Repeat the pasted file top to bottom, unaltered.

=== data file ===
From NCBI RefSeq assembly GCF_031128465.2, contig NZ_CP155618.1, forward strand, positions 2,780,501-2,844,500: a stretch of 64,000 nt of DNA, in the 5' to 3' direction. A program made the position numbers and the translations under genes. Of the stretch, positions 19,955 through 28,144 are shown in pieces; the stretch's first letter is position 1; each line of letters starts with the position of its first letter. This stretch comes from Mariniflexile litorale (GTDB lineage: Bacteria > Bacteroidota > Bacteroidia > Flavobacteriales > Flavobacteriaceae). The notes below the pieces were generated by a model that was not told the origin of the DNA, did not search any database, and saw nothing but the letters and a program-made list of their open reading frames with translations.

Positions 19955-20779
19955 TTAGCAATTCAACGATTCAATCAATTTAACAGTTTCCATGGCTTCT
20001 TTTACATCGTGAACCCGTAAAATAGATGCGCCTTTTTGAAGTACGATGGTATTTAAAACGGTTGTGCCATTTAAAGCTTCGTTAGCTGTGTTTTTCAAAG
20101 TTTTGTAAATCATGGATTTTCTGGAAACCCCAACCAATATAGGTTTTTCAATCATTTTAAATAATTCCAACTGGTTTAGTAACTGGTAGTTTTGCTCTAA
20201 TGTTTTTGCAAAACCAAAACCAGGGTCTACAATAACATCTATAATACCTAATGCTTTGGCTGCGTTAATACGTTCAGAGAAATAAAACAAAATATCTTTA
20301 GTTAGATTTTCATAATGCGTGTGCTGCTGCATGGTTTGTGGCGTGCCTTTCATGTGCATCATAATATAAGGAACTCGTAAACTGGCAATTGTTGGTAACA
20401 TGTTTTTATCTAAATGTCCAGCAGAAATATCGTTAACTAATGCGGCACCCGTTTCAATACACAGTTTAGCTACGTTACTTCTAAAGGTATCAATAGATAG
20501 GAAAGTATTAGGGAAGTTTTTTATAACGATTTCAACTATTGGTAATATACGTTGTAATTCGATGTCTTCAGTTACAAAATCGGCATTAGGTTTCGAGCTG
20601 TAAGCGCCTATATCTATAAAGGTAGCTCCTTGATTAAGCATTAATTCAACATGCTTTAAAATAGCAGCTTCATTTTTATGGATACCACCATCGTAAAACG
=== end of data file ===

From NCBI RefSeq assembly GCF_031128465.2, contig NZ_CP155618.1, forward strand, positions 2,780,501-2,844,500: a stretch of 64,000 nt of DNA, in the 5' to 3' direction. A program made the position numbers and the translations under genes. Of the stretch, positions 19,955 through 28,144 are shown in pieces; the stretch's first letter is position 1; each line of letters starts with the position of its first letter. This stretch comes from Mariniflexile litorale (GTDB lineage: Bacteria > Bacteroidota > Bacteroidia > Flavobacteriales > Flavobacteriaceae). The notes below the pieces were generated by a model that was not told the origin of the DNA, did not search any database, and saw nothing but the letters and a program-made list of their open reading frames with translations.

Positions 19955-20779
19955 TTAGCAATTCAACGATTCAATCAATTTAACAGTTTCCATGGCTTCT
20001 TTTACATCGTGAACCCGTAAAATAGATGCGCCTTTTTGAAGTACGATGGTATTTAAAACGGTTGTGCCATTTAAAGCTTCGTTAGCTGTGTTTTTCAAAG
20101 TTTTGTAAATCATGGATTTTCTGGAAACCCCAACCAATATAGGTTTTTCAATCATTTTAAATAATTCCAACTGGTTTAGTAACTGGTAGTTTTGCTCTAA
20201 TGTTTTTGCAAAACCAAAACCAGGGTCTACAATAACATCTATAATACCTAATGCTTTGGCTGCGTTAATACGTTCAGAGAAATAAAACAAAATATCTTTA
20301 GTTAGATTTTCATAATGCGTGTGCTGCTGCATGGTTTGTGGCGTGCCTTTCATGTGCATCATAATATAAGGAACTCGTAAACTGGCAATTGTTGGTAACA
20401 TGTTTTTATCTAAATGTCCAGCAGAAATATCGTTAACTAATGCGGCACCCGTTTCAATACACAGTTTAGCTACGTTACTTCTAAAGGTATCAATAGATAG
20501 GAAAGTATTAGGGAAGTTTTTTATAACGATTTCAACTATTGGTAATATACGTTGTAATTCGATGTCTTCAGTTACAAAATCGGCATTAGGTTTCGAGCTG
20601 TAAGCGCCTATATCTATAAAGGTAGCTCCTTGATTAAGCATTAATTCAACATGCTTTAAAATAGCAGCTTCATTTTTATGGATACCACCATCGTAAAACG